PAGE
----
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According to the American Autoimmune Related Diseases Association (AARDA), one in five people suffer from autoimmune diseases, with women more likely than men to be affected. For some who get diagnosed with an autoimmune disease, it can be a scary, new chapter in their lives. But it does not have to be. I had a great conversation with Danielle Walker, who is the author and photographer for the New York Times Best Selling cookbook, Against All Grain. Danielle Walker, who is also diagnosed with an autoimmune disease, wanted to show others suffering from all types of diseases or allergies, that they can still eat amazing meals, and have a full and healthy life.

When were you diagnosed with your autoimmune disease, and did you feel the effects growing up?
I was diagnosed at 22. Surprisingly, I did not have any symptoms growing up and there weren’t any warning signs. It just kind of came on overnight. I started getting intestinal kind of issues for a couple of months. When things were not starting to get better, I started having doctors take a look. After quite few different tests and seeing a few specialists, I finally got a diagnosis. It was a very quick process.

photography | JENNIFER SKOG

During the process, did you have some misdiagnosis or doctors not knowing what’s going on?
Yes, I did. I had to see about 5 or 6 different specialists before it was finally diagnosed. It was a frustrating and confusing process, and somewhat frightening. I heard all types of explanations like, such as, you may have Colon Cancer and we may have to do some screening, and you just may need to eat more fiber. So, when you’re faced with questions and no answers, you start to go down the rabbit trail and self-diagnose yourself. You get online and start to read about all different sources and start wondering if you have this or that. It was definitely a frightening time, and really confusing.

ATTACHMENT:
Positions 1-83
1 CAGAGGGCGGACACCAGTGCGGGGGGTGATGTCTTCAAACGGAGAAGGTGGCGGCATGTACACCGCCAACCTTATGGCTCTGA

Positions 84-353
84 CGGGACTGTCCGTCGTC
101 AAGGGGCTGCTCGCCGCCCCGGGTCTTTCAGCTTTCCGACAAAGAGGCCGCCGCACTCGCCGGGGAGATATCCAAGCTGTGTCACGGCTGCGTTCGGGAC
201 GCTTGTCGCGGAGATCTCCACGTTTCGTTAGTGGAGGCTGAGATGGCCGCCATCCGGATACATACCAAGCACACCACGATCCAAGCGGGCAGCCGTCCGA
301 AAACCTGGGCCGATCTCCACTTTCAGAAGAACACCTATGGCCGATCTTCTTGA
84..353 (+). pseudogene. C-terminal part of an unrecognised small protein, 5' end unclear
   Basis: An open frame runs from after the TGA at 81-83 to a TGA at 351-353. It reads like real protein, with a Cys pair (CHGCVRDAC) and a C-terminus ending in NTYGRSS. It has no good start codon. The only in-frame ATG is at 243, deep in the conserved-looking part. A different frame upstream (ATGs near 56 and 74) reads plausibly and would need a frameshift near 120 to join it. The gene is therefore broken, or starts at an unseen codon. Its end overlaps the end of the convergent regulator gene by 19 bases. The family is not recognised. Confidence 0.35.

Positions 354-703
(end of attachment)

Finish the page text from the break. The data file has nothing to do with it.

Were you married when you found out you had an autoimmune disease?
Yes, we actually just got married. My husband was my high school sweetheart and we graduated college. I was diagnosed two months after we got married.

How did you husband handle the news— because I know it is a life changing thing? You have to watch everything your health now, and worry about the foods you eat and about cross contamination.
My husband was extremely supportive. He was my advocate during the diagnosis process and throughout everything. He was there for me through all the doctor’s visits, managing my care and demanding all the answers we needed. He was incredible, always there and very supportive. He handled the dietary changes and the sickness, especially how incapacitated I was for a while, which I am sure took a heavy toll and affected him. He was my rock, he dealt with the emotional side of it kind of on his own, because he never wanted to share it with me. He did not want me to deal with everything else. He was so strong through it, it was incredible.

Wow, that is great and interesting. Now with the food, were you a chef before creating all these meals to not affect your autoimmune disease, or did you just like cooking?
To be quite honest, I was not too into cooking. I had a mom and a grandmother who did all the cooking when I was growing up and since I was young and just graduated college, I was not doing too much in the kitchen. I was just doing convenience cooking. The cooking was really borne out of necessity. I was not a chef or anything, I studied marketing in college, but because there were not much that I could eat when I realized I needed to change my diet and my lifestyle, I just went into the kitchen and started experimenting and creating things. It was a lot of trial and error and I just taught myself.